Rules of engagement for buying a home

May 25, 2008|By Donna M. Owens | Donna M. Owens,Special to The Sun

When Sherry Spruill first met her real estate agent back in 2005, the two women clicked like old friends. Over the course of several months, they had dinner, drove together to see homes listed for sale and swapped stories.

"In the beginning, we meshed. I felt like her only client," says Spruill, a federal examiner in her early 40s. "She was very attentive, very aggressive - she hustled in terms of finding listings. For a while, she did everything the right way."

But by the time Spruill closed on a three-bedroom, four-bath townhouse in Montgomery County - her first home purchase - the agent-client relationship had hit a rough patch over deposits, fees and commission. Spruill was most disappointed by her agent's seemingly close ties to one lender.

"It seemed like a conflict of interest," she says, looking back. "I went from thinking my agent was perfect to watching her like a hawk."

In a tight housing market, where every negotiation and interaction matters, etiquette and ethics do count, say experts, who advise buyers, agents and sellers alike to have working knowledge of the rules, both formal and informal, to alleviate misunderstandings and missteps that can cost time and money.

For instance, what's appropriate behavior when an agent works with a client? What pushes the boundaries of propriety? How much loyalty do sellers and buyers owe their agents? Can a buyer go to an open house without his agent?

Much depends on the contract, but between the lines is where confusion can lurk.

"As in all relationships, communication is the key," says Elizabeth Blakeslee, a veteran Realtor and regional vice president of the National Association of Realtors.

And the dialogue should start early on, she says, beginning with a discussion of how the agent-client relationship works and what contracts are involved.

Typically these agreements spell out basic responsibilities of both sides. For instance, they may note that the buyer or seller will work exclusively with the agent during the term of the agreement or that a buyer will not contact other agents directly or visit new homes without their agent.

The process involves fidelity, says Blakeslee.

"So a buyer who has an agreement with [someone] cannot jump from agent to agent during the home-search process," she says.

The agent has responsibilities as well: He or she agrees to locate and present property that is suitable for the buyer's needs; and assist throughout the process of acquisition, finance, etc.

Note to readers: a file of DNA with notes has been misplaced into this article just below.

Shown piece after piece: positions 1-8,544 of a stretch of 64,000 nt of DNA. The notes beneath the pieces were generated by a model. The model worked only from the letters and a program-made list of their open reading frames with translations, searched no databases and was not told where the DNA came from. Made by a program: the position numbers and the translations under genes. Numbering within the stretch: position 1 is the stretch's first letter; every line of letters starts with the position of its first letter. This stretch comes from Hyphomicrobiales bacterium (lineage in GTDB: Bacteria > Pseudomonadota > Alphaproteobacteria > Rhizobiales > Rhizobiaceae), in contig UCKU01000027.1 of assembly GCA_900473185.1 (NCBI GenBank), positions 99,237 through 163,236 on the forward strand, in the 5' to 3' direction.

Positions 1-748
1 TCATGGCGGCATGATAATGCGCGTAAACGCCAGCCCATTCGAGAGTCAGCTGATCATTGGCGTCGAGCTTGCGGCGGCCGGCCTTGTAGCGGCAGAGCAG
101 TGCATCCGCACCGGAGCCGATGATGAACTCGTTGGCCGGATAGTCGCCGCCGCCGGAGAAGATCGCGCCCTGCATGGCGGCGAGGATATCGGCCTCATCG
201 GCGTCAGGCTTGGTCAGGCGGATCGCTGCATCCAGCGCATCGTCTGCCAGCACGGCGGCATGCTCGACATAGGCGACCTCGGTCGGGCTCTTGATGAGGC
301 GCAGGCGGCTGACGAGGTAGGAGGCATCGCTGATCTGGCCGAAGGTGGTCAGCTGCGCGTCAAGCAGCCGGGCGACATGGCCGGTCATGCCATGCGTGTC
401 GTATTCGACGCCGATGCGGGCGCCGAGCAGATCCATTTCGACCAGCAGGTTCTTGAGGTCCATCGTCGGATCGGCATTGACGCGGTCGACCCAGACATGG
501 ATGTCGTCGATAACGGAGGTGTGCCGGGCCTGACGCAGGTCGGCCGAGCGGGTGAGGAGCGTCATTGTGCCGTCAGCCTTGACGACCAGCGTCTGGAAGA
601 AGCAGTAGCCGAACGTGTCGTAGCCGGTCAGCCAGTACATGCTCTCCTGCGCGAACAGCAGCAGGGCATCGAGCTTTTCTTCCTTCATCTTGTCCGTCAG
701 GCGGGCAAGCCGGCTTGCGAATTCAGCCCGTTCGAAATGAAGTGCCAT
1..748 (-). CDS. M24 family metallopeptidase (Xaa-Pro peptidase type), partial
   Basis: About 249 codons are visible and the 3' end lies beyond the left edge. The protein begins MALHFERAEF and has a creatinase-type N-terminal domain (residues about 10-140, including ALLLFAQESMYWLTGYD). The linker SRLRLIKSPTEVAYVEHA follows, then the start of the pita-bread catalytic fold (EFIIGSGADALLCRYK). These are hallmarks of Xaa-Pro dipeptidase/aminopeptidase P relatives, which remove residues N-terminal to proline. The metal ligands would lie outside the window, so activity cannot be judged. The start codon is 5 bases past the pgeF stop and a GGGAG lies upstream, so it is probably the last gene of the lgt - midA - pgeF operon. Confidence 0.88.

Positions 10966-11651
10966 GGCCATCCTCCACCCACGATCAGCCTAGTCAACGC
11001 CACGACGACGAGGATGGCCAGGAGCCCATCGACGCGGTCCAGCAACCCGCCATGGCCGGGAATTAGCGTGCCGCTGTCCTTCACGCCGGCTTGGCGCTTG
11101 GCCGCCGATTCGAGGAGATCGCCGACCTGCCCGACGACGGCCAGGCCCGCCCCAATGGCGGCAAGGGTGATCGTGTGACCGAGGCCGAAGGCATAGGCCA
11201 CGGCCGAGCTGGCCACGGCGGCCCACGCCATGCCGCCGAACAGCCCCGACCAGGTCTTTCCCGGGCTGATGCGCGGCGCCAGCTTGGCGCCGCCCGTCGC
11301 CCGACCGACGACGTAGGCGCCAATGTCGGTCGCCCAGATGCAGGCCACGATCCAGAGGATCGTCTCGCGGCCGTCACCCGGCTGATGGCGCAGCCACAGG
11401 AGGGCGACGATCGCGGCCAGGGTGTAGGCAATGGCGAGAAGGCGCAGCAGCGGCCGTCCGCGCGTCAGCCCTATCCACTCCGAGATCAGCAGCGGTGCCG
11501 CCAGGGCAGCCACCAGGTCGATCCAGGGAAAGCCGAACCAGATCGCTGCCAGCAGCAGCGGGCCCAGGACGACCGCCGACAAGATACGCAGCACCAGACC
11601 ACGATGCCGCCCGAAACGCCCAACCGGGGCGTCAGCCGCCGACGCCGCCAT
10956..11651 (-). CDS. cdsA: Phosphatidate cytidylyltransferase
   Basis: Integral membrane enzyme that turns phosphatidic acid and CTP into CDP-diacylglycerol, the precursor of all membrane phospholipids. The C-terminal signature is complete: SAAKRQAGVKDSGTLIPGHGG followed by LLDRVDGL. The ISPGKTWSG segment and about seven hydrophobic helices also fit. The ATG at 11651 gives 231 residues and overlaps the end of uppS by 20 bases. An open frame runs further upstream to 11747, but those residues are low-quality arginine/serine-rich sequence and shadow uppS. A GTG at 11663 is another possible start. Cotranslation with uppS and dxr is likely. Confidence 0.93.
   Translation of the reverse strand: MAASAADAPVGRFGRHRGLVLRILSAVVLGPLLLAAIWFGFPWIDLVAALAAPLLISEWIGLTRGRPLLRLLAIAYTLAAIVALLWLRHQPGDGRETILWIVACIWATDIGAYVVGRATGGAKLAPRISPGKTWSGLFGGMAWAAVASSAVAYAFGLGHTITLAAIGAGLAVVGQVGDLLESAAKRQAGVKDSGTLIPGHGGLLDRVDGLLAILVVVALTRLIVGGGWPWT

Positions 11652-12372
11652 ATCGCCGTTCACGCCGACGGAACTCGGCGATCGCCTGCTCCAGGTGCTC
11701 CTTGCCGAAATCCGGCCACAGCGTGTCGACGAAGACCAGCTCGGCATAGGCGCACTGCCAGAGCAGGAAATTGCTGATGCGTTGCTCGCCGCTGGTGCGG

Then there's the seller. The agent or broker has specific duties, which include marketing the property and finding a ready, willing and financially qualified buyer. Meanwhile, the responsibility of the seller is to allow the broker he signs with to act as his agent in negotiations and get his side successfully to closing.

As if all this isn't complex enough, rounding out the mix is the delicate dance of ethics and etiquette. For instance, sellers are advised to be cordial and welcoming to agents who call to arrange showings, says Blakeslee. But they also are expected to let their agents do the talking.

"Sellers need to know that they should not reveal all the circumstances of their situation to buyers or their agents, should they run into them during a showing," says Blakeslee. "We always recommend that sellers leave during showings."

For agents, etiquette requires that they schedule appointments in advance and call if they are running late or need to cancel. Realtors also are asked to extend "courtesy, trust and respect" to their peers.

NAR established its Code of Ethics in the early 1900s, and the system - with updates - has governed the conduct of real estate agents ever since. The code and the standards it covers run the gamut. They range from a Realtor pledge to protect and promote client interests to not volunteering information about the racial, religious or ethnic composition of a neighborhood.

"The Code of Ethics is required as part of the continuing education classes that Maryland requires every two years of all licensed real estate agents," says Bob Kimball, a Realtor with Long & Foster in Timonium, who teaches ethics seminars for the Greater Baltimore Board of Realtors and is also the group's treasurer. "Fifteen credits are needed to get one's license renewed, and three of the required credits must be in ethics."

In some parts of the country, agents can take the ethics courses online to satisfy the national requirements every four years, but that's not the case in Maryland, he adds.

During three-hour seminars, Kimball reviews the ethics code, screens a 30-minute video on the topic of predatory lending and uses case studies that simulate real-life situations. While the NAR ethics code doesn't specifically tackle etiquette, it is often part of the discussion. The group's professional-conduct arm has developed a list of professional courtesies that are voluntary.

"It's important that we police ourselves," says Kimball, "and raise the bar of professionalism."

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